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Dozens of cargo ships stuck waiting off New York's coast amid port staff shortages


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Dozens of cargo ships stuck waiting off New York's coast amid port staff shortages

Around 24 cargo ships and oil tankers are stuck waiting to dock off the coast of Long Island, New York, due to a surge in demand for consumer goods and short-staffed ports.

MarineTraffic, the global ship tracking site, showed ships gathered a few miles off the coastline that stretches from Long Beach in the west to Lido Beach and Jones Beach Island in the east, The Daily Mail reported.

The ships appeared to have been stuck in place since at least Saturday evening, the outlet added.

Pandemic-induced shopping sprees ahead of the holiday season, coupled with a national labor shortage, are thought to be the main cause.

Similar issues have been occurring on the West coast in recent weeks. Insider previously reported that 56 container ships were stuck at anchor or in drift areas off of Los Angeles and Long Beach ports.

Those ports were dealing with 140 ships, including 87 freighters, according to Insider's report.

According to the Container News website, the Port of New York and New Jersey serves the world's major ocean carriers and global alliances and consists of a complex of approximately 386 km of shipping channels, as well as anchorages, and port facilities.


Here is another crisis that Biden is doing nothing about, ships backing up on both coasts while the unions slow down offloading to demand higher wages.

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The Shipping Crisis Is Not Just Due to COVID

Scott Lincicome’s newsletter for The Dispatch yesterday was about the shipping crisis currently taking place in America. He emphasizes two things that are important to remember about the problem.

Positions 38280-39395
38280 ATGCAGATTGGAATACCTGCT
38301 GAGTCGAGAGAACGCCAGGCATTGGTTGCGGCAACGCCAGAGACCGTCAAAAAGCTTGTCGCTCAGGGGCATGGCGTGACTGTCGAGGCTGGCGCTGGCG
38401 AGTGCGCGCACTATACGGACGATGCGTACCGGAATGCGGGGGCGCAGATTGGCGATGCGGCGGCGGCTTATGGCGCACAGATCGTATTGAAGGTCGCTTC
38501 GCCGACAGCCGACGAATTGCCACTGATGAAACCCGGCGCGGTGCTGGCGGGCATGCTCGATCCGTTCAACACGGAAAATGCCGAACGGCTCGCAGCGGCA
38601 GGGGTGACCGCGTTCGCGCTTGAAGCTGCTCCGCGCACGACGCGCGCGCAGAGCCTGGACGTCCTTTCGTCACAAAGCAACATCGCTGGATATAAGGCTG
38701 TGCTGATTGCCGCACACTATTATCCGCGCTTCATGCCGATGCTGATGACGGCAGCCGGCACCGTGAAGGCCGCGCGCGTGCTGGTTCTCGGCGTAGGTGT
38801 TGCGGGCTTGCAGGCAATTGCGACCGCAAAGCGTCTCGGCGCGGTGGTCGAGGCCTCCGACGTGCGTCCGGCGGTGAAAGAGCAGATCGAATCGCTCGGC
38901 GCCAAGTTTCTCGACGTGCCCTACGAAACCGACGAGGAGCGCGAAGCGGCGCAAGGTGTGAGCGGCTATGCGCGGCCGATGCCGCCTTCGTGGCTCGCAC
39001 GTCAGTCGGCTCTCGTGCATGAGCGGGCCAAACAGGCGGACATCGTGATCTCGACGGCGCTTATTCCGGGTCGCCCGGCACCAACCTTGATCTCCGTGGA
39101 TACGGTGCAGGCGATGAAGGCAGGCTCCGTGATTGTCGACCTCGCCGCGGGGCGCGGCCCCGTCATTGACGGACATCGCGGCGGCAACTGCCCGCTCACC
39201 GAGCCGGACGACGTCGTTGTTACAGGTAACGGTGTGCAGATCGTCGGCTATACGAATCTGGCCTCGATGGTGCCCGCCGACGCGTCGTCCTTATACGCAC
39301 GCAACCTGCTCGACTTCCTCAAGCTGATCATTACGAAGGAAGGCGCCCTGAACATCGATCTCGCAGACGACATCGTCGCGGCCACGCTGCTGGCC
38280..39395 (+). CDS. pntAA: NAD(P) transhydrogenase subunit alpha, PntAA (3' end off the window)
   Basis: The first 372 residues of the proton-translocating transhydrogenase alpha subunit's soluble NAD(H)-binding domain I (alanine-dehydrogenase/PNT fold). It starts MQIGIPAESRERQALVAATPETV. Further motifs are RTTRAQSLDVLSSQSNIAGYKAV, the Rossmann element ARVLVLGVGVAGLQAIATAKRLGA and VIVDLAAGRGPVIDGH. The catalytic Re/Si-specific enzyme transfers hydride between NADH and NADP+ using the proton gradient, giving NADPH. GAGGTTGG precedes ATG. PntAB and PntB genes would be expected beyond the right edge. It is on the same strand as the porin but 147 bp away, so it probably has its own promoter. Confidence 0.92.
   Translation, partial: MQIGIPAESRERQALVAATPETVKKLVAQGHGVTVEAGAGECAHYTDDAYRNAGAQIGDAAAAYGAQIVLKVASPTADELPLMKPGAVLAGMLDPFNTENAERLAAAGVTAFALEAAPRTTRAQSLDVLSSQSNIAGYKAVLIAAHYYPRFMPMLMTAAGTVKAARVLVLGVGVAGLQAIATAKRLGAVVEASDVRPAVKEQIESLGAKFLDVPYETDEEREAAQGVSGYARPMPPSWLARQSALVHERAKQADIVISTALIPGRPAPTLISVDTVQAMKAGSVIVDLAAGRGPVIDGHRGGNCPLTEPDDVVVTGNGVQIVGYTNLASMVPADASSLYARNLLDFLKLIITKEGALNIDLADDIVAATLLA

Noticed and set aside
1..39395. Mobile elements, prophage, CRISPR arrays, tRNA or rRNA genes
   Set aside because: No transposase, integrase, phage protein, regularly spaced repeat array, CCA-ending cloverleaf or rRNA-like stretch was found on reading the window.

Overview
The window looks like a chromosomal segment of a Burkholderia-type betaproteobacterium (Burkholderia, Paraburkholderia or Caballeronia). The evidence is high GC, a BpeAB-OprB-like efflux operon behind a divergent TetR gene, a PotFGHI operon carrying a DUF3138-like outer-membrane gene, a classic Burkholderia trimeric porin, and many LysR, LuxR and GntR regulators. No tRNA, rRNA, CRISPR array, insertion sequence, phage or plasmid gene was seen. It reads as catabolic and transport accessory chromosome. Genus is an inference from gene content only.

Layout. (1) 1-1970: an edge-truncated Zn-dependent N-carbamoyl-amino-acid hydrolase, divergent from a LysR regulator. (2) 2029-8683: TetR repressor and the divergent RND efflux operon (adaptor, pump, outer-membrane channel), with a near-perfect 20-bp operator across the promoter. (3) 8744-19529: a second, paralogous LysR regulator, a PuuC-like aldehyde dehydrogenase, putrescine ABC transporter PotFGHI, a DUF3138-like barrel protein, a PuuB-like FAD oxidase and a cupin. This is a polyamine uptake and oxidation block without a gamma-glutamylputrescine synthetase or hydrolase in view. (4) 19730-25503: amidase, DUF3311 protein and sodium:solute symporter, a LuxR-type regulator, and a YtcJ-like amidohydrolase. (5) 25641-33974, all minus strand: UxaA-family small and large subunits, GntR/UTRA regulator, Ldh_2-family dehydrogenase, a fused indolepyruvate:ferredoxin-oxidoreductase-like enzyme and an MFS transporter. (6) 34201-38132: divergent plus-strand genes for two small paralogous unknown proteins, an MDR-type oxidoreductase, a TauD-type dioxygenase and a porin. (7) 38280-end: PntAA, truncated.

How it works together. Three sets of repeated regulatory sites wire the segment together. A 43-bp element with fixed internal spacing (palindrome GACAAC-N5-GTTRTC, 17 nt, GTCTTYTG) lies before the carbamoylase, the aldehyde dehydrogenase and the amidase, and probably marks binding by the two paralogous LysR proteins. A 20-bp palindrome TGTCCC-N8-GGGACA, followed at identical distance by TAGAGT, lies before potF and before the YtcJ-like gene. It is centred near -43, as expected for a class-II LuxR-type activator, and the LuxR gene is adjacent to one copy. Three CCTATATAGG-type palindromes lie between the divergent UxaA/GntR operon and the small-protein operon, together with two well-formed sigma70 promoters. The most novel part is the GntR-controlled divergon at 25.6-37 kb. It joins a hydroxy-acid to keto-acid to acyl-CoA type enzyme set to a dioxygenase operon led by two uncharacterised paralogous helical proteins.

First, shipping is a global industry, but this crisis is largely an American problem. “According to the 2020 World Bank/HIS Markit ‘Container Port Performance Index,’ for example, not one U.S. port ranked in the top 50 global ports in terms of getting a ship in and out of a port,” Lincicome writes. “The highest ranked U.S. port (statistically) was Philadelphia at 83, with Virginia close behind at 85 and NY/NJ at 89. Oakland came in at 332, while LA/LB [Los Angeles/Long Beach] ranked a dismal 328 and 333, respectively.”

Why are our ports so far behind? Not because we don’t spend enough on infrastructure, as the Biden administration would have you believe. The federal government could spend a quadrillion dollars on ports, and it wouldn’t change the contracts with longshoreman unions that prevent ports from operating 24/7 (as they do in Asia) and send labor costs through the roof. (Lincicome finds that union dockworkers on the West Coast make an average of $171,000 a year plus free health care.) The unions also fight automation at American ports today, “just as they fought containerized shipping and computers decades before that,” Lincicome writes.


The unions control the ports and shut down the shipping to work less and make more, and it's been that way for many years.

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